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NEWS STORIES

Northwoods Spotlight - Rhinelander native wins NCAA fishing national title - Mar 26Submitted: 03/26/2014
Story By Joe Dufek

- Without a doubt, fishing is one of the more popular sports in the Northwoods.

But imagine representing a college and winning a national championship.

A Rhinelander native and his teammate did just that.

For Chris Burgan, a local fishing club was how he began his journey into compeditive fishing.

"I got my start when I was 16, with the Hodag bass masters," Burgan explains. "I've been fishing since I could hold a rod in my hands. I've always been a competitive person."


"We started out fishing crappies," Chris' father Roy adds. "Then we got on a lake which had a lot of bass. He got hooked on bass fishing. I used to beat him once in awhile. Now I can't touch him."

Earlier this month, Burgan, and his fishing partner Austin Felix represented Minnesota and won college fishing's national championship. They knocked off the 2-time defending national champs Louisiana-Monroe to take the title.

"It was pretty crazy," Chris admits. "I was trying to keep my composure on the stage."

The team won a boat - which could go the University of Minnesota. They also earned a spot in the Forest Wood Cup tournament. That's considered the Masters tourney of bass-fishing.

"I have a chance to fish with some of the pros I've looked up to," Chris explains. "I shook Kevin VanDam's hand once. He's a Midwestern guy."

UW-Stevens Point also competed at the National Championships held in Seneca, South Carolina. The Pointers finished 27th out of 50 teams.


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 IN OTHER NEWS
What We're Working OnSubmitted: 04/27/2015

- A pair gravel pit mines could significantly change the look of one area in Lincoln County. The proposed mines would cover more than 100 acres south east of Tomahawk. We'll take a look at the issue coming up tonight at six.

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We'll have the details on these stories and more tonight on Newswatch 12 - news from where you live.

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The guest's ages ranged from 22 to 45 years old. The center is run through the Merrill United Way. The Warming Center's director said its first year went much better than expected.

"It's kind of like building the field of dreams and not knowing if anyone will come to play, or to stay in our case," said Merrill United Way Executive Director Dee Olsen. "But what ended up happening was the community was responsive and we ended up with 11 guests throughout the season with 90 user nights."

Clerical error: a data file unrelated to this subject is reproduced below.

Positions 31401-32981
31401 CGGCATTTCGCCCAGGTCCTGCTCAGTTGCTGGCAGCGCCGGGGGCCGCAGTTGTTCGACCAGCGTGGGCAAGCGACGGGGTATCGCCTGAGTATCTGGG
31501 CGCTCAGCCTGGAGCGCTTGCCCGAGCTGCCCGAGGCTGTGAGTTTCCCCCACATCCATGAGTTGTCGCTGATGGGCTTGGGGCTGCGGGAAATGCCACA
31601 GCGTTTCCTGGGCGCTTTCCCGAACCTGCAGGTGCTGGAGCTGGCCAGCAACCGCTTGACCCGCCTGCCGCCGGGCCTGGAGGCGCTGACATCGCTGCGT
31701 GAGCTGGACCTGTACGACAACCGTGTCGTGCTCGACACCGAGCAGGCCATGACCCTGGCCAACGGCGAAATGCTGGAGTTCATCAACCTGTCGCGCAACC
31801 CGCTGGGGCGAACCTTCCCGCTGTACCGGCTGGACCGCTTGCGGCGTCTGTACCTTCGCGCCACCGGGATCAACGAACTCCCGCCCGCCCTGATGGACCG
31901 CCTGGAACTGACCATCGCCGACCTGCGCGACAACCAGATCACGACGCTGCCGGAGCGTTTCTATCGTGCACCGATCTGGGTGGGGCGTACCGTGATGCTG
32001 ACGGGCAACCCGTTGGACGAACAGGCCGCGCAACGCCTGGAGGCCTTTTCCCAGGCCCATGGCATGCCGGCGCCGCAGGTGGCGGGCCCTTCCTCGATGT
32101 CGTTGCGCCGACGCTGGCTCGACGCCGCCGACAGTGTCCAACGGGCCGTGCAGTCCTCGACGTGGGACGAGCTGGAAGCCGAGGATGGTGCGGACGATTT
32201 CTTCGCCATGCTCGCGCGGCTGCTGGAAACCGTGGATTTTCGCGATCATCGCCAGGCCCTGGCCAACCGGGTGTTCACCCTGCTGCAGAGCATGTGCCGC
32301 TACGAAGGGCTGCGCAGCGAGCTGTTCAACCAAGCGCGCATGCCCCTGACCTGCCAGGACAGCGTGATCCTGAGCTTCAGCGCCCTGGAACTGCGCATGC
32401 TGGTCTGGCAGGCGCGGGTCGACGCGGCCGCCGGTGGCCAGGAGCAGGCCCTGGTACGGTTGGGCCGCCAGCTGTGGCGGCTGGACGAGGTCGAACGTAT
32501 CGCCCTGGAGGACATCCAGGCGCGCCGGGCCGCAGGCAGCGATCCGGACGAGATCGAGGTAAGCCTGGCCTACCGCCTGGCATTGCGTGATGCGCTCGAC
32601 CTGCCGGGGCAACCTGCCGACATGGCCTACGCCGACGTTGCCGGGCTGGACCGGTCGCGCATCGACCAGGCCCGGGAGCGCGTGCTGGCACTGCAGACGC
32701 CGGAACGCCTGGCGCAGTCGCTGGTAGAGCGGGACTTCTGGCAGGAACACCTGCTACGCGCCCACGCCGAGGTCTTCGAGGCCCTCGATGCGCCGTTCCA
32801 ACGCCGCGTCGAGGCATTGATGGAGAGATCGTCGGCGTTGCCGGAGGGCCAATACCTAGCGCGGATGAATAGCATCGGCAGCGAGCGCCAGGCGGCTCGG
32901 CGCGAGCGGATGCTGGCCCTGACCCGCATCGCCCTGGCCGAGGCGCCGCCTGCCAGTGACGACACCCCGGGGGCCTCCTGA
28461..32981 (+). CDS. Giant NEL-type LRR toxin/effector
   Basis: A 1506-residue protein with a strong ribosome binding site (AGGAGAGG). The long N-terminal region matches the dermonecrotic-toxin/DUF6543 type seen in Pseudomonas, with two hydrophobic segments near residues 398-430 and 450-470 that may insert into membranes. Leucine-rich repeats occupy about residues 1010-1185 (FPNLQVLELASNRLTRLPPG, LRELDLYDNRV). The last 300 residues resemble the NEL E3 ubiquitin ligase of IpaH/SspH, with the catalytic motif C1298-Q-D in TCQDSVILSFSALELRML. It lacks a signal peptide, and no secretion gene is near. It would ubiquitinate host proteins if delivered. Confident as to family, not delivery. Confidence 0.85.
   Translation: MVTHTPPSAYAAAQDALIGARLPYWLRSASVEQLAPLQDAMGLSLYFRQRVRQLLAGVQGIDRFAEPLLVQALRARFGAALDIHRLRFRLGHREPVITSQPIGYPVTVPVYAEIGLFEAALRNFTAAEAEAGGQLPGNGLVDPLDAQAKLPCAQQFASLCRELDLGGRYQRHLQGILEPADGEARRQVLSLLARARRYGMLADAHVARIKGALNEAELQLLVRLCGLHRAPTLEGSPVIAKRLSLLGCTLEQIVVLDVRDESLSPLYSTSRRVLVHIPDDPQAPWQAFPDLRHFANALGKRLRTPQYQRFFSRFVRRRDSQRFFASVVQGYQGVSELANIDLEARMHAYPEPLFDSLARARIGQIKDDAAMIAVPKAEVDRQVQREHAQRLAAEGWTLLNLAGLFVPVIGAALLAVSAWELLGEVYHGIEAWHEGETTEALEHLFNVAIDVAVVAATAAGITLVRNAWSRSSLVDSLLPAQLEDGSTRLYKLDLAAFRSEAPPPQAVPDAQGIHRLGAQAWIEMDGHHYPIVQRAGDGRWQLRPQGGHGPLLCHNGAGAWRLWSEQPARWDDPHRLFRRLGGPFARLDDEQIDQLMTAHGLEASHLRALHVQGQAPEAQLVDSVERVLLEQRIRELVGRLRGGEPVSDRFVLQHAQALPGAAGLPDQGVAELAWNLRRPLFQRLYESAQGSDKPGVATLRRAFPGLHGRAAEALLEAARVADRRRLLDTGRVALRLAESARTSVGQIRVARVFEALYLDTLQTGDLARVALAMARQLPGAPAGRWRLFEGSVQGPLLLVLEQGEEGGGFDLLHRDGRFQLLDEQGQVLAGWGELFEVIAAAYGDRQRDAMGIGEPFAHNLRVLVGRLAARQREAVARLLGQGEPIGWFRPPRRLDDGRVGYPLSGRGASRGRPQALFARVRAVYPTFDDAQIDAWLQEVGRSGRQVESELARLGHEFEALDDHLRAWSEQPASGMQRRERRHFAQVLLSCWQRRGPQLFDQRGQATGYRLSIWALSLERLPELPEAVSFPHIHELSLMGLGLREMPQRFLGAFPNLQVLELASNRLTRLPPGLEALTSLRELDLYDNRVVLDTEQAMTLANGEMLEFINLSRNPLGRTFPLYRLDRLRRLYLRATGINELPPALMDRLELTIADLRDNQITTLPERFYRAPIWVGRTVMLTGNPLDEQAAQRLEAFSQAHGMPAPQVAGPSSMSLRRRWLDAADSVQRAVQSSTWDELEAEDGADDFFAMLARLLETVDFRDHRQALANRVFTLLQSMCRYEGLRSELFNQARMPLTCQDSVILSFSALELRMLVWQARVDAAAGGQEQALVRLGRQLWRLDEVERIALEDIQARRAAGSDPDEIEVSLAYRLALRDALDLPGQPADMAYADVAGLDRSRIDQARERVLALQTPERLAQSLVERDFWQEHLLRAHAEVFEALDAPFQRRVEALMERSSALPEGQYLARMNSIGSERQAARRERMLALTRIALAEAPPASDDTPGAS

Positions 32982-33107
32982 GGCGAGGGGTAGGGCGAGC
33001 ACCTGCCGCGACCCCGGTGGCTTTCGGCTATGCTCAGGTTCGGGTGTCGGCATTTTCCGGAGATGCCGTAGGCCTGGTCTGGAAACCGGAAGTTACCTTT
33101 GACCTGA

The center is already preparing for the next season. They have new blankets and pillows ready for their next year.

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Rhinelander wants to do it, enough to impose a new sales tax.

Another local city will make improvements to the road and the pipes under the road.

Eagle River will replace infrastructure on Division Street.

Eagle River's mayor Jeff Hyslop says it's about 70 years old.

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"If we were seeing a reaction, for example a tingling of the mouth, swelling of the throat, a visual that a student might give us if they are unable to breath at that time, we would immediately administer an EpiPen," Director of Pupil Services Unified School District of Antigo Karen Baker.

Teachers watch carefully for possible allergic reactions, especially at recess and on field trips.

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EAGLE RIVER - Many people enjoy freshly roasted coffee. But, the process to roast those coffee beans can be a science.

"We start with green coffee. It comes in 130 to 155 pound sacks of coffee," said owner of Eagle River Roasters Dan Beihoff.

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Local kids help protect batsSubmitted: 04/27/2015

RHINELANDER - Seventh graders in Rhinelander will help protect bats this summer. That's thanks to help from the U.S. Forest Service.

Kids in Rhinelander Monday learned about endangered bats across Wisconsin on Monday. A bat expert with Chequamegon Nicolet National Forest showed the importance of keeping bats healthy. The students helped local scientists by building new homes for the bats.

"Ms. Swaney showed us a presentation about the bats with a speaker and now we're building them," said 7th grader Jackie Wells.

"They have predators and it will kind of keep them safe in their little bat homes," said 7th Grader Connor Lund.

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WASHINGTON - The Supreme Court is struggling over when jail officials should be held accountable for using excessive force against inmates who are accused _ but not yet convicted _ of crimes.

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